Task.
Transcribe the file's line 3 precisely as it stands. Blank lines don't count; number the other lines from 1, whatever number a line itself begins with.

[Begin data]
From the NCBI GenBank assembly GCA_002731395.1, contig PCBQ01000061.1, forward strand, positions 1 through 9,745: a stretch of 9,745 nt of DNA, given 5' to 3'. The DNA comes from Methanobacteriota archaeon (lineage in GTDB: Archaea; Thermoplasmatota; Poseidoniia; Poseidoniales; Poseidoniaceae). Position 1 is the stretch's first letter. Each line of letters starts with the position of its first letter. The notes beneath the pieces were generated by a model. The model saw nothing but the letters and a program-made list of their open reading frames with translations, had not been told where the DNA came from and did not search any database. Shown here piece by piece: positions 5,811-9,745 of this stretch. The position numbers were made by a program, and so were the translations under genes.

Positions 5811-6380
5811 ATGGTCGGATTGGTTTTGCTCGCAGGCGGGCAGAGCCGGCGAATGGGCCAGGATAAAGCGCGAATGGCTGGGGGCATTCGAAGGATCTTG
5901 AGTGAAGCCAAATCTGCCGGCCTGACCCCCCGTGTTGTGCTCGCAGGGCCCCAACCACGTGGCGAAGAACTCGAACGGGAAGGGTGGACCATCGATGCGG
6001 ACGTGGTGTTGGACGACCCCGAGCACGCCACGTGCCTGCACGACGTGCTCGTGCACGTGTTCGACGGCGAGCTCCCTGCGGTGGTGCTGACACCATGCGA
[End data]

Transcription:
5811 ATGGTCGGATTGGTTTTGCTCGCAGGCGGGCAGAGCCGGCGAATGGGCCAGGATAAAGCGCGAATGGCTGGGGGCATTCGAAGGATCTTG